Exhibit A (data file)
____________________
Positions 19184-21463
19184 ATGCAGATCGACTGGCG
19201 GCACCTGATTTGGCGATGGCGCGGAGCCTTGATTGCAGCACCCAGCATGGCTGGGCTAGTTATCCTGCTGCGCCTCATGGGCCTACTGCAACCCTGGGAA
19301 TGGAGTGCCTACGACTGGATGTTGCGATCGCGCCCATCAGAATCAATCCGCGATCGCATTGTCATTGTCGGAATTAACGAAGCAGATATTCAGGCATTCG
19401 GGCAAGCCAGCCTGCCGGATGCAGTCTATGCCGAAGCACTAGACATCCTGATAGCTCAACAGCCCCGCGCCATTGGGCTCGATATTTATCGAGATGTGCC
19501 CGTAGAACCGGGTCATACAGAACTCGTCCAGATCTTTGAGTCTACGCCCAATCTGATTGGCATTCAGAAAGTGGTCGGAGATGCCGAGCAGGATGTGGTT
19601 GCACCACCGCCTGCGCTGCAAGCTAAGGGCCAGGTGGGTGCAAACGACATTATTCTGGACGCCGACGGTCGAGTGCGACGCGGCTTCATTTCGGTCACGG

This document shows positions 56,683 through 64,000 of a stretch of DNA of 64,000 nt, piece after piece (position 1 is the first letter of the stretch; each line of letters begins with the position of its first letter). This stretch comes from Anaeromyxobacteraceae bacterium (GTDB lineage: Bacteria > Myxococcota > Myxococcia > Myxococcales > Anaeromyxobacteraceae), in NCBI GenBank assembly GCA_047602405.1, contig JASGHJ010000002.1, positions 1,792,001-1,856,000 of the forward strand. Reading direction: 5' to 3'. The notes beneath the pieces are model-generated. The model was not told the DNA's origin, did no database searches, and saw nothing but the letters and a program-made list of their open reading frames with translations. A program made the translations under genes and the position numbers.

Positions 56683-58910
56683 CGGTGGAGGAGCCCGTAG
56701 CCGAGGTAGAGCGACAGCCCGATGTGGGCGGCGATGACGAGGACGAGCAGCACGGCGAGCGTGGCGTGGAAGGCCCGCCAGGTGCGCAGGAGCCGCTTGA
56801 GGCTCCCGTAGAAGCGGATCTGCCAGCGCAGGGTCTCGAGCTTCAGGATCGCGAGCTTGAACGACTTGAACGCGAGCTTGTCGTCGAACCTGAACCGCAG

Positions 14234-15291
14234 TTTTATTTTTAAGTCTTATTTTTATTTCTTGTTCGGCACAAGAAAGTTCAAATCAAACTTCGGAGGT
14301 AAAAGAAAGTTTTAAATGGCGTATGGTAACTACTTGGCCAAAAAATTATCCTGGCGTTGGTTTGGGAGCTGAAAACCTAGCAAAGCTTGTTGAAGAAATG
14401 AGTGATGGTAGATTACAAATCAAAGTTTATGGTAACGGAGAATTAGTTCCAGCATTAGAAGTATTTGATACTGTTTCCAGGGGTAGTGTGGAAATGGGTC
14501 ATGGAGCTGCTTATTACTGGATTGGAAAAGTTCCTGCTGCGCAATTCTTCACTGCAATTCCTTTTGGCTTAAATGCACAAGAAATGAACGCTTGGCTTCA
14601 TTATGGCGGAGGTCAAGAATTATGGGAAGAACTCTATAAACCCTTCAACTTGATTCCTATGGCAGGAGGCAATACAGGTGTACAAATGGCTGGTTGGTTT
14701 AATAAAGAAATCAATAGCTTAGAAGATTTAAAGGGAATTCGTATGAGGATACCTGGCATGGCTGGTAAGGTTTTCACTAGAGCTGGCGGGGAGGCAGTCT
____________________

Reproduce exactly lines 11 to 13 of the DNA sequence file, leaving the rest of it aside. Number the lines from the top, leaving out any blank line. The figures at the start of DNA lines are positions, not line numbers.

56701 CCGAGGTAGAGCGACAGCCCGATGTGGGCGGCGATGACGAGGACGAGCAGCACGGCGAGCGTGGCGTGGAAGGCCCGCCAGGTGCGCAGGAGCCGCTTGA
56801 GGCTCCCGTAGAAGCGGATCTGCCAGCGCAGGGTCTCGAGCTTCAGGATCGCGAGCTTGAACGACTTGAACGCGAGCTTGTCGTCGAACCTGAACCGCAG

Positions 14234-15291